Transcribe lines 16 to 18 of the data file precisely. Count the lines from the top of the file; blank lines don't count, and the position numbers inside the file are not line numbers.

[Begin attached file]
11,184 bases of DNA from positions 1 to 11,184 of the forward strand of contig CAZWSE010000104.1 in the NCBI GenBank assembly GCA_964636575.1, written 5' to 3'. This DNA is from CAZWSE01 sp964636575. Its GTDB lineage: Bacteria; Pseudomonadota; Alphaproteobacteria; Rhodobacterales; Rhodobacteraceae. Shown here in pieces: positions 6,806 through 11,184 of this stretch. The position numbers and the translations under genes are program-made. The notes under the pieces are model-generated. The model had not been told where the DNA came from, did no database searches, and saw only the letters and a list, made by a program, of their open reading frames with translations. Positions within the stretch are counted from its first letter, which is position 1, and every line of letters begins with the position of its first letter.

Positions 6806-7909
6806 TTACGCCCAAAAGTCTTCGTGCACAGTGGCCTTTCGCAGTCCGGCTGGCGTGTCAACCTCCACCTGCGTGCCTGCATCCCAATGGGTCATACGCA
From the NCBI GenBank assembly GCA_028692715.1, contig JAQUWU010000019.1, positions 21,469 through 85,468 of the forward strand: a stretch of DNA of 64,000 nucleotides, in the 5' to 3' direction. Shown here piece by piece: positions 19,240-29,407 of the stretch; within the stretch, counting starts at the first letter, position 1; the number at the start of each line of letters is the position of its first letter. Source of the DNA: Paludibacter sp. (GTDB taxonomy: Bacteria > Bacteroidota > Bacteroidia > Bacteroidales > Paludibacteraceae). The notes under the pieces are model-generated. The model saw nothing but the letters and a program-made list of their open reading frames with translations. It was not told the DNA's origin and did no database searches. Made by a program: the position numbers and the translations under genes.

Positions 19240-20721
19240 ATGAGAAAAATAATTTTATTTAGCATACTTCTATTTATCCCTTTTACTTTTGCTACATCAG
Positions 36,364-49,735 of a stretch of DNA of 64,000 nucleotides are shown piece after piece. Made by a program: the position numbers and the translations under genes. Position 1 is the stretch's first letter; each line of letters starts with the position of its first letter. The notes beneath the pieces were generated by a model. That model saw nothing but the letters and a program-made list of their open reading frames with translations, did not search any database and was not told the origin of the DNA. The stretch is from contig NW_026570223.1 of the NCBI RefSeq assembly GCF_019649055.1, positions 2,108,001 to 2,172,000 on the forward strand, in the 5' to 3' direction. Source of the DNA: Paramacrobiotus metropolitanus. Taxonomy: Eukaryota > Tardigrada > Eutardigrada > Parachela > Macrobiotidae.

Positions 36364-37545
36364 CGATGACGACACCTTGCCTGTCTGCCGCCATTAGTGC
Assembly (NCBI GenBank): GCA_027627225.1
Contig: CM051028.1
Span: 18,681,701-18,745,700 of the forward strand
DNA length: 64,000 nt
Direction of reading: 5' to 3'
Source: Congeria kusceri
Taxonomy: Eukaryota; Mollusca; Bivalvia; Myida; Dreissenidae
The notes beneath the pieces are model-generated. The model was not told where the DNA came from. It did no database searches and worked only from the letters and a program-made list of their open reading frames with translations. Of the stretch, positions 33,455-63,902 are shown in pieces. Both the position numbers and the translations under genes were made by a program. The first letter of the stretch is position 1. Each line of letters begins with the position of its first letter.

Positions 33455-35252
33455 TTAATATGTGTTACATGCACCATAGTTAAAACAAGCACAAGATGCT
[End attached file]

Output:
Taxonomy: Eukaryota; Mollusca; Bivalvia; Myida; Dreissenidae
The notes beneath the pieces are model-generated. The model was not told where the DNA came from. It did no database searches and worked only from the letters and a program-made list of their open reading frames with translations. Of the stretch, positions 33,455-63,902 are shown in pieces. Both the position numbers and the translations under genes were made by a program. The first letter of the stretch is position 1. Each line of letters begins with the position of its first letter.

Positions 33455-35252